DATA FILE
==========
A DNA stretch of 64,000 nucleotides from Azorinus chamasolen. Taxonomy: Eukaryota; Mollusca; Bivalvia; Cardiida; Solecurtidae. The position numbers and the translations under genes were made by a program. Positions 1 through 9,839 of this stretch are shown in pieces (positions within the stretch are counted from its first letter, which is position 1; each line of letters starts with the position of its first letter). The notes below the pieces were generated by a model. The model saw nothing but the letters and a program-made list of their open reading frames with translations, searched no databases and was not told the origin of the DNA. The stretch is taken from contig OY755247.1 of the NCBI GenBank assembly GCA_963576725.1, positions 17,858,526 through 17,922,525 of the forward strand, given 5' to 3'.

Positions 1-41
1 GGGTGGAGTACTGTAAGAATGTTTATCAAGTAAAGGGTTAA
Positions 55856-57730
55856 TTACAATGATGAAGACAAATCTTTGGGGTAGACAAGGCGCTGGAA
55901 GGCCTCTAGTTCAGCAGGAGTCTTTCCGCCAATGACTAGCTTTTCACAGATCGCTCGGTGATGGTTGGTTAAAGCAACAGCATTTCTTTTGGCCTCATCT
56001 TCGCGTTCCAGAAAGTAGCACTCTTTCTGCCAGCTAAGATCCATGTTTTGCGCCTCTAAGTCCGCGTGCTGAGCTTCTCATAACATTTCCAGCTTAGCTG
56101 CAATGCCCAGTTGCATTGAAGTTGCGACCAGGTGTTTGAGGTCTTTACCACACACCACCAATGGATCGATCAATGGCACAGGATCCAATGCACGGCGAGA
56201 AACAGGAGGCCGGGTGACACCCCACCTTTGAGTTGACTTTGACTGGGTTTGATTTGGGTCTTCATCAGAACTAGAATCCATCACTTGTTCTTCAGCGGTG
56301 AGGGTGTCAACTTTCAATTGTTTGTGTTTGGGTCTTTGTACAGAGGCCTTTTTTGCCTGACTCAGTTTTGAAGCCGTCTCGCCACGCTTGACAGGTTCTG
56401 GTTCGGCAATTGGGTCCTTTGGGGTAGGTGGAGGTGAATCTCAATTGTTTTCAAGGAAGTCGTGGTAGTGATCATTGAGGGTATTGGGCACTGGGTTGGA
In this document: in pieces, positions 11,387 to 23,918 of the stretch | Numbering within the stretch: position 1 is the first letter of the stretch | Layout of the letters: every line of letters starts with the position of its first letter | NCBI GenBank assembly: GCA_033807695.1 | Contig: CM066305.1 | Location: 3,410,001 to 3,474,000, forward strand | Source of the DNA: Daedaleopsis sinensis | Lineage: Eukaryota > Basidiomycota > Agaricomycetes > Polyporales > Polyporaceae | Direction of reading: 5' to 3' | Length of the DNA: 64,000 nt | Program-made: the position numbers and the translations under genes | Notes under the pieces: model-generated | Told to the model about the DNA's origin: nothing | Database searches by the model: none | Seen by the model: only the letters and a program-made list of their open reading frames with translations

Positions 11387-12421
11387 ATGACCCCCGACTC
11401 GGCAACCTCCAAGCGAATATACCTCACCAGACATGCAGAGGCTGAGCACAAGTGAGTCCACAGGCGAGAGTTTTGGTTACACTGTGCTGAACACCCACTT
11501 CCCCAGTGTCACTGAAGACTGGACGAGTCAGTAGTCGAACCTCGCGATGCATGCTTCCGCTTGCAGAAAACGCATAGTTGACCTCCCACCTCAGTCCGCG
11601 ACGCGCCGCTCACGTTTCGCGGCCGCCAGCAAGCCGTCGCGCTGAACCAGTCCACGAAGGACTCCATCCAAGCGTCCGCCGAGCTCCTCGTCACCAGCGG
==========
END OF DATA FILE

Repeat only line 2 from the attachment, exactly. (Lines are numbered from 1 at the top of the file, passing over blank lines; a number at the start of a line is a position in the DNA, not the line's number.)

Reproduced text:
Positions 1-41